Thalassemia (say: "thal-uh-SEE-mee-uh") is a name for a group of inherited blood disorders. When you have thalassemia, your body makes an abnormal type of hemoglobin. Hemoglobin is an iron-rich protein in red blood cells. It carries oxygen from your lungs to the rest of your body. Thalassemias can cause either a low number of red blood cells or not enough hemoglobin in the red blood cells. This can lead to mild or even severe anemia. Anemia interferes with your body’s ability to move oxygen from your lungs to all of your organs and limbs.
If you have thalassemia minor, you won’t have any symptoms. Symptoms of major thalassemia can include the following:
Children who are born with thalassemia major may show signs of the disease right away, or these may appear later. Most signs and symptoms usually show up within the first 2 years of life. If your child has delayed growth, it’s important to find out if he or she might have thalassemia. Untreated thalassemia major can cause heart failure and infection.
You get thalassemia when you inherit a missing or damaged gene from one or both parents. There are two forms of inherited thalassemia:
There are two types of thalassemia: alpha thalassemia and beta thalassemia. These are named for alpha-globin and beta-globin, the proteins that make up normal hemoglobin. The type of thalassemia you have depends on what kind of genes you inherit from your parents. If you inherit more than one damaged gene, your thalassemia may be more severe.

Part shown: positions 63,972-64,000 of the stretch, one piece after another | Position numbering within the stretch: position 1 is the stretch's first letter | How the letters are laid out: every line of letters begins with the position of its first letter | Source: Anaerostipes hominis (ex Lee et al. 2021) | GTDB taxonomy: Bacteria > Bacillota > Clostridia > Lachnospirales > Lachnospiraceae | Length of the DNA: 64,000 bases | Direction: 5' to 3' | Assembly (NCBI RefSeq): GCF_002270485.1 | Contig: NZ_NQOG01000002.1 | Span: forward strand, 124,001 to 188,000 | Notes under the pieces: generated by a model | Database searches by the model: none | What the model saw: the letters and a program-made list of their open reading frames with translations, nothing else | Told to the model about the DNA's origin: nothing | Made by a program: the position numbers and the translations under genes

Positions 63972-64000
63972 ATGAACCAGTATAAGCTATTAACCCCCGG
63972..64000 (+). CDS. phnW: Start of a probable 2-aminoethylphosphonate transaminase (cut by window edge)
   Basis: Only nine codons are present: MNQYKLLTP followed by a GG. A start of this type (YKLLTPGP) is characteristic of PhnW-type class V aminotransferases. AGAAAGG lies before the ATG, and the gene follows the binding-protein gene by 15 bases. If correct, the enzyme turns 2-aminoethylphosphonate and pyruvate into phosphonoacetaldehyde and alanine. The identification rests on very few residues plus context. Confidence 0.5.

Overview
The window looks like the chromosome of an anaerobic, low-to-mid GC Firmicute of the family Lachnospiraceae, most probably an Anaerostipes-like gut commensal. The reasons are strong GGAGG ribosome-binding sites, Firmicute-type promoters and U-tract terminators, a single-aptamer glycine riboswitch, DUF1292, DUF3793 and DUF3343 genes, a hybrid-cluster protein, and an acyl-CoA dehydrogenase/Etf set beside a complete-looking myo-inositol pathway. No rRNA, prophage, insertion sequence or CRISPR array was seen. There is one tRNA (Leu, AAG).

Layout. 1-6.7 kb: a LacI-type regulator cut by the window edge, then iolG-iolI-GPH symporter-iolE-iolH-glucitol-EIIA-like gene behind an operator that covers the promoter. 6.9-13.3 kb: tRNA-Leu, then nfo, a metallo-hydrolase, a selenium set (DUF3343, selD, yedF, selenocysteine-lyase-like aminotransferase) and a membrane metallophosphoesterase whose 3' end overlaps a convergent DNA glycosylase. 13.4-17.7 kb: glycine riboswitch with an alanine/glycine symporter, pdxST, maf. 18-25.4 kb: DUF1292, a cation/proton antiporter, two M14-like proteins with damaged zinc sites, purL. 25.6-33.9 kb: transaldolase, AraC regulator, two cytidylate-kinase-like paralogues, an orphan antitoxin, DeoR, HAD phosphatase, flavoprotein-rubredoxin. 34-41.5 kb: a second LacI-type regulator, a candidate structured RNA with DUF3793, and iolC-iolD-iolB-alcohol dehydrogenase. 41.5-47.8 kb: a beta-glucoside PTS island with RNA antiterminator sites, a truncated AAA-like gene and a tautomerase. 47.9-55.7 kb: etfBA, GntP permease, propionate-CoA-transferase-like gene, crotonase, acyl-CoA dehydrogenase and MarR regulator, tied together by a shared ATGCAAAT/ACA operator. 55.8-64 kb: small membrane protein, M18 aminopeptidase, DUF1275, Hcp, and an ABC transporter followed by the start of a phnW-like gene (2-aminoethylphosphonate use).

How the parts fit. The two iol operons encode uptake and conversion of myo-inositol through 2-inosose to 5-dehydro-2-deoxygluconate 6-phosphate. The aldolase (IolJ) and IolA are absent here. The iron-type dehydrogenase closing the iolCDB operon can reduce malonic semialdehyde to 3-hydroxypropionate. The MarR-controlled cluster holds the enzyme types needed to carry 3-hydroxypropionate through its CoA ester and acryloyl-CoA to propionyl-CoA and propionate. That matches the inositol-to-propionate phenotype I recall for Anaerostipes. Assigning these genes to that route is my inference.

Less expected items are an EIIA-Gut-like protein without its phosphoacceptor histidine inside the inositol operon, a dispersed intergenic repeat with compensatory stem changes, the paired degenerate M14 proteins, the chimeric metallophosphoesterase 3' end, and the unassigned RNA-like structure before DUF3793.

Thalassemia can affect both men and women. Certain ethnic groups are at greater risk.
If your doctor thinks you or your child might have thalassemia, he’ll do a physical exam and ask about your medical history. Thalassemia can only be diagnosed with blood tests. Doctors use several different types of blood tests to look for thalassemia. Some tests measure the number and size of red blood cells, or the amount of iron in the blood. Others look at the hemoglobin within the red blood cells. DNA testing helps doctors identify which genes are missing or damaged.
Treatment for thalassemia depends on which type you have and if it is severe. If you are a carrier or have a mild type, you may need little or no treatment.
Treatment for thalassemia major often includes regular blood transfusions and folate supplements. Folate (also called folic acid) helps your body make healthy blood cells. Alpha thalassemia can sometimes be mistaken for low-iron anemia, and iron supplements may be recommended as a treatment. But iron supplements have no effect on thalassemia.
If you have many blood transfusions, too much iron may build up in your blood. If this happens, you will need chelation (say "key-LAY-shun") therapy to remove extra iron from your body. You shouldn’t take iron supplements if you receive blood transfusions.
In the most severe cases, bone marrow or stem cell transplants may help by replacing damaged cells with healthy ones from a donor (usually a relative such as a brother or sister).
Although you can’t prevent inheriting thalassemia, you can manage the disease so you can have the best quality of life possible. Key steps include:
Thalassemia can lead to other health problems:
Some severe types of thalassemia can cause babies to die before they are born or soon after. If you or your partner knows you are a carrier for thalassemia, you may want to talk to your doctor or a genetic counselor before getting pregnant. Certain tests may be able to show which type of thalassemia you are carrying. Once you are pregnant, prenatal testing can show whether or not your baby has thalassemia.
Written by familydoctor.org editorial staff